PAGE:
TEXT OF INTERVIEW
STACEY VANEK SMITH: U.S. Gross Domestic Product grew 2.6 percent in the third quarter. That’s a bit higher than originally thought. GDP is a measure of all the goods and services the country produces. It’s considered the economic indicator.
Here to help us make sense of this is economist Richard DeKaser, with the Parthanon group in Boston. He joins us live. Good Morning Richard.
RICHARD DEKASER: Good morning.
VANEK SMITH: So — 2.6 percent. Is that number making you happy?
DEKASER: You know, I’ve got to tell you, this is about the more normal, unexciting figure you can imagine. It is not good, it is not bad, it is perfectly in the middle. Let me put that into perspective. The 1990s which were pretty good decades saw a GDP growth of 3.3 percent over the ten year period, the last decade which was not so good showed GDP growth of 1.7 percent, so this 2.6 number is right in between those two, and really represents what most economists now believe is perfectly consistent with our economy’s long term potential. In other words, people are constantly coming into the labor market looking for jobs. If we grown an economy at 2.6 percent, we will just be growing fast enough to absorb those new labor market entrances, and in other words, hold the unemployment rate stable at at whatever it’s level is.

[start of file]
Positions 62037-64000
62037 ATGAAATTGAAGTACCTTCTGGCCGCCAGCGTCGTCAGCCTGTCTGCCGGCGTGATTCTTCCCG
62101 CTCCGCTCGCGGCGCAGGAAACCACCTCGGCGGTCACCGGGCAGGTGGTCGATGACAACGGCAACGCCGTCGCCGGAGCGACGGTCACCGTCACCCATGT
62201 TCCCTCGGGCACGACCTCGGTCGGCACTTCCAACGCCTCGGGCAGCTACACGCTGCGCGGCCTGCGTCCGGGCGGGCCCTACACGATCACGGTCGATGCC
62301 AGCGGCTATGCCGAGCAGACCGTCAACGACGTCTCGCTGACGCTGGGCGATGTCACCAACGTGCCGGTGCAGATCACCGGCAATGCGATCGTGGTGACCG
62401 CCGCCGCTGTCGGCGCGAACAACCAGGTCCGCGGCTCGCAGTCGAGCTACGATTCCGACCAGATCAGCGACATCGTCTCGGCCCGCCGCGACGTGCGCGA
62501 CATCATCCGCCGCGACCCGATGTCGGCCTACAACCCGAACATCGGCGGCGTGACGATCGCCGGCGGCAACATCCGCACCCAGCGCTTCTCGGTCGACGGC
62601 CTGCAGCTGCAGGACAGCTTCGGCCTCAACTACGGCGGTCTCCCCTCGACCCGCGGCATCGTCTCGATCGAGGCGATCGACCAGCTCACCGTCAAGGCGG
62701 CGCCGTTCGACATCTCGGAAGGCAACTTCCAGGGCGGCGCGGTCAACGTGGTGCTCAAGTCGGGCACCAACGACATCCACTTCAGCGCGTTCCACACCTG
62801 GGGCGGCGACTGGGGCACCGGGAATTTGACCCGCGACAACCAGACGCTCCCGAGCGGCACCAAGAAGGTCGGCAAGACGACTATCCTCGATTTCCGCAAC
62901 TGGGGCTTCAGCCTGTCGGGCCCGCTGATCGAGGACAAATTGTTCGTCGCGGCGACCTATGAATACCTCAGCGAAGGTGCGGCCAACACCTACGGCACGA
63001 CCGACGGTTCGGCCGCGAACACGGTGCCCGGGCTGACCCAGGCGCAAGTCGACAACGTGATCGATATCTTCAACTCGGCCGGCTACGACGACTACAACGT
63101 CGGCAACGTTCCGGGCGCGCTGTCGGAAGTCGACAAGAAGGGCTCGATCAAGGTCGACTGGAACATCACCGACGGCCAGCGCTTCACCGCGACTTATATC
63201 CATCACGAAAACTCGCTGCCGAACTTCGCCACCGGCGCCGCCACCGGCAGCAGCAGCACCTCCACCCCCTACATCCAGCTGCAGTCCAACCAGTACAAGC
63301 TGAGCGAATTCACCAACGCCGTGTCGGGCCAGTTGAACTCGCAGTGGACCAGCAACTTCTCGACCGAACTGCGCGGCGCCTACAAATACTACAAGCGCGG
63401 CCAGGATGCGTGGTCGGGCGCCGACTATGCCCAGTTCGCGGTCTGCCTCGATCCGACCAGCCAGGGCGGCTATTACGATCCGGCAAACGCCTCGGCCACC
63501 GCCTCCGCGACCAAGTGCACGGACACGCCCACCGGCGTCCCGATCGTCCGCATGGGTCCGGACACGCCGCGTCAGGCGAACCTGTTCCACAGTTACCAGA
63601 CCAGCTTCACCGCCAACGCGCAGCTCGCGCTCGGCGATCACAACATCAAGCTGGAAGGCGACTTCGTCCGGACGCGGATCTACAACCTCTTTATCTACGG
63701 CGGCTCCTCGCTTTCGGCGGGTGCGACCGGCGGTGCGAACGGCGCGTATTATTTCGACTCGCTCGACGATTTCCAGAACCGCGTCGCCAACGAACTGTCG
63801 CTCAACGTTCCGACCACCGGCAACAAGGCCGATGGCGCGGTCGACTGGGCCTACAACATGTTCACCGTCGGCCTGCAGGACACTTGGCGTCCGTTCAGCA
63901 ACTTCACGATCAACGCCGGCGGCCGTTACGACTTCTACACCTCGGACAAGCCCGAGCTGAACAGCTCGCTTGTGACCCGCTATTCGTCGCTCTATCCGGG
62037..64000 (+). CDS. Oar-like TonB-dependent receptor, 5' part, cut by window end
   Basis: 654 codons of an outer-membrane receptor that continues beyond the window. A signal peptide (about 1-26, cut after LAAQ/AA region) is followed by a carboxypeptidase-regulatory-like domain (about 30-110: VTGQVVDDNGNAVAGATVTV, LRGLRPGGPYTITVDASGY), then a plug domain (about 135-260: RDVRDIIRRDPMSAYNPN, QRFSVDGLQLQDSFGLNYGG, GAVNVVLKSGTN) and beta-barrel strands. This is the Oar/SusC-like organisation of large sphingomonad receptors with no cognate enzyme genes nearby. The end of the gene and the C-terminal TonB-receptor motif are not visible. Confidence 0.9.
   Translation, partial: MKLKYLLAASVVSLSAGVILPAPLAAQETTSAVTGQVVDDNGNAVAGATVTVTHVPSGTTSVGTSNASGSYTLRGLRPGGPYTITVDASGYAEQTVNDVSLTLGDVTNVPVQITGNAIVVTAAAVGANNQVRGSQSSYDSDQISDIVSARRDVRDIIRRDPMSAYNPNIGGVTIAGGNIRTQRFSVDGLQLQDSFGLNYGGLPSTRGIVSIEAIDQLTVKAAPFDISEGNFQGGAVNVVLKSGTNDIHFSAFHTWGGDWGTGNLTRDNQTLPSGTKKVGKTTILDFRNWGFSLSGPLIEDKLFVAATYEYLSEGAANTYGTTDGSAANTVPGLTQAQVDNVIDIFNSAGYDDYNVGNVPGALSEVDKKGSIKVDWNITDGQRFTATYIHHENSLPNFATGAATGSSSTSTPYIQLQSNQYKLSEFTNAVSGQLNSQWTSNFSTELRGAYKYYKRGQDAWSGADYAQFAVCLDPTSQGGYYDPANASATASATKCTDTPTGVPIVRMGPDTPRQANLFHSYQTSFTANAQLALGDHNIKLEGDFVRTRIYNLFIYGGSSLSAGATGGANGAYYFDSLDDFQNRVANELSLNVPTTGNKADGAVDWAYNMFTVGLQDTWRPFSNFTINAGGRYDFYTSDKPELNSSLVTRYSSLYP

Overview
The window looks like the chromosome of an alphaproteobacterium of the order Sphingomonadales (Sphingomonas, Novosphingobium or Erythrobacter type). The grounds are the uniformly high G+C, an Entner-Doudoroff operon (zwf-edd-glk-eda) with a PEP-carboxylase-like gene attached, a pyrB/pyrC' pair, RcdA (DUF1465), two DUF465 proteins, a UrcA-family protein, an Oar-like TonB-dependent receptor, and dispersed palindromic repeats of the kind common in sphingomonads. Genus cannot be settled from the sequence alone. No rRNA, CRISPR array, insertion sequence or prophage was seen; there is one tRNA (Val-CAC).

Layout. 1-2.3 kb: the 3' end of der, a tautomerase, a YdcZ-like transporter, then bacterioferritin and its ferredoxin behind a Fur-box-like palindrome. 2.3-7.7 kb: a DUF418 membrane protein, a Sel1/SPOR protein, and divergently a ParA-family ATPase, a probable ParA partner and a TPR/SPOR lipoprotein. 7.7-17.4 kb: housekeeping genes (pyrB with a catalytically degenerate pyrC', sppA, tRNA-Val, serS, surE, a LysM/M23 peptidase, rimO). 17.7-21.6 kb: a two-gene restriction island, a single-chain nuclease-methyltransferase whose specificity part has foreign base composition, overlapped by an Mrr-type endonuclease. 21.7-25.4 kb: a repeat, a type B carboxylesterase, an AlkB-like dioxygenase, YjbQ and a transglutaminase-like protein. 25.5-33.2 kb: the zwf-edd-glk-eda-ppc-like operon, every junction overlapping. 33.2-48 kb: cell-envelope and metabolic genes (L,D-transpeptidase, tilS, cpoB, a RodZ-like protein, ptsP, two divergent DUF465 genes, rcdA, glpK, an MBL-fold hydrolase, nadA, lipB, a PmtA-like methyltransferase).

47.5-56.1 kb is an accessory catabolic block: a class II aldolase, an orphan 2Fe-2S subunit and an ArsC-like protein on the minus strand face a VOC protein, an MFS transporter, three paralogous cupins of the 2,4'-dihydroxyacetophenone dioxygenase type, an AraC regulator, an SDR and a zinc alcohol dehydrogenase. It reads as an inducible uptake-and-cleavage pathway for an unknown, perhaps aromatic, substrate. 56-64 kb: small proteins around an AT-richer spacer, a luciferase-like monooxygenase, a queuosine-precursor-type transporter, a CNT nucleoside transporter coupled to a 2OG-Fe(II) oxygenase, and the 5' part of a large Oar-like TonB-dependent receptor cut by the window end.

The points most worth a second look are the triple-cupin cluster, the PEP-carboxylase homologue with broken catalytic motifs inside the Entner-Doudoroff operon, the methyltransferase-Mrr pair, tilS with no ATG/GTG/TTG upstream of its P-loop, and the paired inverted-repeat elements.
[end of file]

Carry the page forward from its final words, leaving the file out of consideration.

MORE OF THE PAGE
VANEK SMITH: Will 2.6 percent growth be enough to pull us out of this recession?
DEKASER: First point is we are technically out of the recession.
VANEK SMITH: Oh, this is true, this is true.
DEKASER: This is true. The high priests of economist in Cambridge, Mass. have deemed the recession to have ended about a year and a half ago, the summer of 2009. So — we’ve been out of it almost a year and half. Unfortunately for most Americans it doesn’t feel like we’re out of the recession because most people judge their economy’s performance based on the unemployment rate which remains very lofty, so we’re going to have to do much better than 2.6 percent in order to get this 9.8 percent jobless rate moving back down in the vicinity of 5 or 6 percent which most people consider normal.
VANEK SMITH: Economist Richard Dekaser with the Parthanon Group, thank you.
DEKASER: My pleasure.
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